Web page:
Driving through the Westwood neighborhood, you’ll notice something you see in many lower-income neighborhoods – evidence of poor housing stock, like cheap single pane windows, inadequate siding, and frequently, additions that aren’t up to code. For many families in this neighborhood, the winter months are a dreaded battle to remain warm. Poor insulation and weatherization mean their houses struggle to retain heat. The cost of keeping the house livable can reach $200 or more, and many families simply cannot afford this.
In 2011, Revision won a grant from the Denver Energy Challenge to help low-income families reduce the energy usage to heat and cool their homes. Tapping into it’s extensive community-network in Westwood and southwest Denver, Revision conducted over 200 home energy audits, providing those families with an energy efficiency kit and resources on how to weatherize and insulate their homes. However, after 18 months, it was obvious that the program was not meeting the needs of low-income residents. Energy audits simply gave them a list of things to fix on their house that were too expensive, and the energy-saving kits didn’t make a big enough impact – it was like bailing out a leaky boat with your hands.
Enter a unique collaboration between Revision and Metro State University of Denver’s Aaron Brown, an assistant Professor of mechanical engineering. Aaron’s passion for engineering and appropriate technology in impoverished communities led him take on the issue of heating houses in Westwood. Could he come up with a solution that would help heat a home and be affordable? The result was a simple prototype: a soda-can solar furnace that costs less than $40 to build, and utilizes reclaimed resources. Dubbed “EZ Heat” by residents, these solar furnaces take air from inside the house, funnel it through a passive-solar configuration of soda pop cans painted black, and pump it back in the house. The solar gain increases the air temperature over 100 degrees, all while only using a tiny computer fan to move the air, costing less than 2 cents per day to run. The furnaces are expected to save an average of $30 per month during the winter!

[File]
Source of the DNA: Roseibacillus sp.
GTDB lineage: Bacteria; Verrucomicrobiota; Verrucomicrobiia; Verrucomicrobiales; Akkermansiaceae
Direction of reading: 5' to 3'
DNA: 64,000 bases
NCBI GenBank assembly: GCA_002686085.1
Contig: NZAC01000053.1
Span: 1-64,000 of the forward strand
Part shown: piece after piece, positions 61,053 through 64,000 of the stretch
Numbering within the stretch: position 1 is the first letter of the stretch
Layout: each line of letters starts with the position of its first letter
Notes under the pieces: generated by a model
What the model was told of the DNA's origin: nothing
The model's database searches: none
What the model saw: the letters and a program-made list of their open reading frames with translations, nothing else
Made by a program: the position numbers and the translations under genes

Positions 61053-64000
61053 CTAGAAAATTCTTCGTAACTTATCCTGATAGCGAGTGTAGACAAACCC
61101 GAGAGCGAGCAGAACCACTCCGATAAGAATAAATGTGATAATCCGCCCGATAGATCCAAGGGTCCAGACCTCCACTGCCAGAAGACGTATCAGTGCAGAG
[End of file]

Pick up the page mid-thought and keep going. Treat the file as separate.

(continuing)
Thanks to Aaron’s vision, the dedication of his students, and the work of Revision promotoras to sell the idea to the community, four low-income families have prototype furnaces installed on their homes!
Over the next several months, the furnaces will be monitored and each family’s energy bills will be examined to calculate savings. Additionally, Aaron will train Revision’s promotoras on how to build the furnaces with the goal of creating a small community-based business employing residents to build them to sell for the neighborhood.
Interested in buying a furnace? Email us to put your name on the waiting list. Want to help make this and other community efforts a reality? Donate to Revision and know your dollars are heating up change in the lives of low-income families and communities.